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It’s Your Turn

Happy old couple smiling in a park on a sunny day

Let’s Turn the Tables…

Remember as a child how your parents helped you with anything and everything? From the time you got up in the morning, made your bed, ate some breakfast and started the rest of your day, one or both of your parents probably helped you with every task of the morning. These simple actions prepared you to do things on your own, were for your long-term benefit, and stayed with you through adulthood. Thanks, mom and dad! Now that Mother’s Day is upon us, it’s time for us to turn the tables a bit and think about how we can help our parents today, for their long-term benefit.

We’re probably all tired of hearing about COVID-19 as it seems to dictate our daily life. However, one of the things it has made very clear is that life can change in an instant. So as Mother’s Day and soon Father’s Day approaches, perhaps this is an especially good time to be thinking about not only our future but our parent’s future, too. Let’s think about how we can be helpful to them after all the years they were helpful to us when we were younger.

Where Our Day Begins and Ends…

So, as we continue our financial open house tour this month, we are focusing on the bedroom…the room in the house where our day begins and ends. First thing in the morning, we’re thinking about the tasks ahead, the day to come, and what we look forward to. Then at the end of the day, as we climb back into bed, we reflect on the day, mull over some of the events, and are often grateful for the day’s blessings. These are the same times of the day that our parents were there for us as children.

One of the most common questions I get asked when talking to people about estate planning and helping their elderly parents is “How do I even bring up the topic?” Finances and end of life wishes are difficult subjects for many families to talk about. And role reversal can feel awkward, we want to be respectful but also helpful. Therefore, if you are listed as the personal representative or successor trustee of their estate and will be involved in settling their affairs after they’re gone, it behooves you to be sure you understand not only what they have in place but what their wishes are as well. For all of those reasons it is crucial to have a conversation with our parents to express our love, concern, and willingness to help for everyone’s benefit in the end.

So How Do We Do it?

Before talking to a parent, it’s helpful to think about what aspect of estate planning the parent may be most open to discussing. Maybe the best approach is thinking about their health or a financial perspective. You could discuss getting their records organized or have a general conversation from an overall estate planning standpoint. It’s also a good idea to think about your parent’s preferred way to communicate. Does your parent prefer to dive right into a conversation or read about something first or hear about an experience you had or perhaps hear a story about someone that one of you knows?

Once you identify the sub-topic of the estate planning conversation that you feel will make for the best initial discussion, think about how you will approach the subject. Initially, it can be helpful to throw out what I call a “floater” question. You may share an experience you had, something you read about or heard on the news or found interesting.  Then mention how it made you curious about their thoughts on the subject. Or, instead of a question, it may be helpful if you approach it by asking for advice. Maybe you are working on getting your records organized or updating your estate planning, so you can ask for their advice on what you are working on. Also, it would be very appropriate in today’s COVID-19 world to comment that all of this has made you wonder what would happen if you, or a parent, ended up in the hospital. Those are just a few suggestions to get the conversation started.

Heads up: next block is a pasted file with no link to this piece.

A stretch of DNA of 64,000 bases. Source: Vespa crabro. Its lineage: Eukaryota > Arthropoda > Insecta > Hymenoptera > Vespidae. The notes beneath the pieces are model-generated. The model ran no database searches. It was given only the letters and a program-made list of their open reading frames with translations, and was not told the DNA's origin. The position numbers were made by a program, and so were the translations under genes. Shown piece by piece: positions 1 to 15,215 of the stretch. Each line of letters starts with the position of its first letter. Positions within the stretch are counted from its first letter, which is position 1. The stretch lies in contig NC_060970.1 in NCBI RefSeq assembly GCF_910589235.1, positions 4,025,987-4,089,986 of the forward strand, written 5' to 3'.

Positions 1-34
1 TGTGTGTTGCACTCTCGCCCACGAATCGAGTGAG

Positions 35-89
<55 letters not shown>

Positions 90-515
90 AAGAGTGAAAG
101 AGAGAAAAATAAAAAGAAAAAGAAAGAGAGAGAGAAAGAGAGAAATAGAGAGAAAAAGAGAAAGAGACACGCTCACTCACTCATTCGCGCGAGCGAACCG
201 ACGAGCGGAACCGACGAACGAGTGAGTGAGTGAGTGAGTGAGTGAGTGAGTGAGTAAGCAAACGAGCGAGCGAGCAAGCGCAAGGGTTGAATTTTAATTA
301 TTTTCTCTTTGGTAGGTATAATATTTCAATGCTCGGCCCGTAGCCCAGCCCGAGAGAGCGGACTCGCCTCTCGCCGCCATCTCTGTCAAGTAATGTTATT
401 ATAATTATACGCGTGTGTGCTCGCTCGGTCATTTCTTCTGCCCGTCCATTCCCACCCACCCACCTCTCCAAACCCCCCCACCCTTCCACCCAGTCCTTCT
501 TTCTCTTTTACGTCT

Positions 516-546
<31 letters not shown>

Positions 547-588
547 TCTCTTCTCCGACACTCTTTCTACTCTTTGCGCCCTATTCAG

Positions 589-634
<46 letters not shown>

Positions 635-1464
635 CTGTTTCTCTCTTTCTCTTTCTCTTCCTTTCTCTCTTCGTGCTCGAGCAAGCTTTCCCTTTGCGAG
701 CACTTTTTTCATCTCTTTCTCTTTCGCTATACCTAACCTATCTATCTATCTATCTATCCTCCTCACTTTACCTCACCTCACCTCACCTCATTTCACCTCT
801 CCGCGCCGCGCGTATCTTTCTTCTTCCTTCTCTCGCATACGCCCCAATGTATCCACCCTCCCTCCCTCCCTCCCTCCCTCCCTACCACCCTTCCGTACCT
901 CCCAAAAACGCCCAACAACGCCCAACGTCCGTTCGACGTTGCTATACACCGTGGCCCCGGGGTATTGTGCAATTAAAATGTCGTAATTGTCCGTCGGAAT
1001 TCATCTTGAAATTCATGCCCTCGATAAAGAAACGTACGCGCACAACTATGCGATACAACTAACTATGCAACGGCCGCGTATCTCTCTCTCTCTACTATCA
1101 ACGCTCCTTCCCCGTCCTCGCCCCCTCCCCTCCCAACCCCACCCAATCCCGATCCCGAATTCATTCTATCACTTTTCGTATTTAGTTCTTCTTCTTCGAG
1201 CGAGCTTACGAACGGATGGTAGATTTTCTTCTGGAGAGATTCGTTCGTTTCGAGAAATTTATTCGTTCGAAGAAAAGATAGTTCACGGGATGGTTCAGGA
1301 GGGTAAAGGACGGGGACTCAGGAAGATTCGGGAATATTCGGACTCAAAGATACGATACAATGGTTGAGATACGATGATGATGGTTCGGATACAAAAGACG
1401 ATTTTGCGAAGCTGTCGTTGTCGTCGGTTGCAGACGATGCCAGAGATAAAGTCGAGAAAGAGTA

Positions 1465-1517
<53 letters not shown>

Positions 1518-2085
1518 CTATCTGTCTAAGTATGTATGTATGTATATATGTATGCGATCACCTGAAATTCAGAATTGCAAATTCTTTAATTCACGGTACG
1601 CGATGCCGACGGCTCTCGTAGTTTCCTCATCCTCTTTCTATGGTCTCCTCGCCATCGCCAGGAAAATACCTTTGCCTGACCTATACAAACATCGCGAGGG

For more ideas on this subject, check out the resources available at The Conversation Project or this article at Join Cake about how to start an end of life planning conversation with loved ones.

This is important…

No matter how you approach the subject, be sure you listen and be persistent if the conversation didn’t go as deep as you wanted. Ask again or share a resource another time. Don’t give up, this is important for everyone.

Maybe you start small yourself, with a checklist of just what information should be compiled in the event someone else needs to step in and help you with finances and household activities. Check out the Legacy Checklist on our Resources section and maybe use that exercise to start up a conversation with a parent. My Financial Blueprint (also in the Resources section) is the ideal tool to help your parents capture everything they have in place, but feel free to use whatever tool your family is ready for.

Now It’s Your Turn…

I encourage you to think more about this topic and preparing your parents for the future. Make this month the time you turn the tables and think about who came into your bedroom, woke you up in the morning and tucked you in at night. Now it’s your turn to help take care of them.

Marie Burns is a Certified Financial Planner, Speaker and Author of the bestselling Financial Checklist books.

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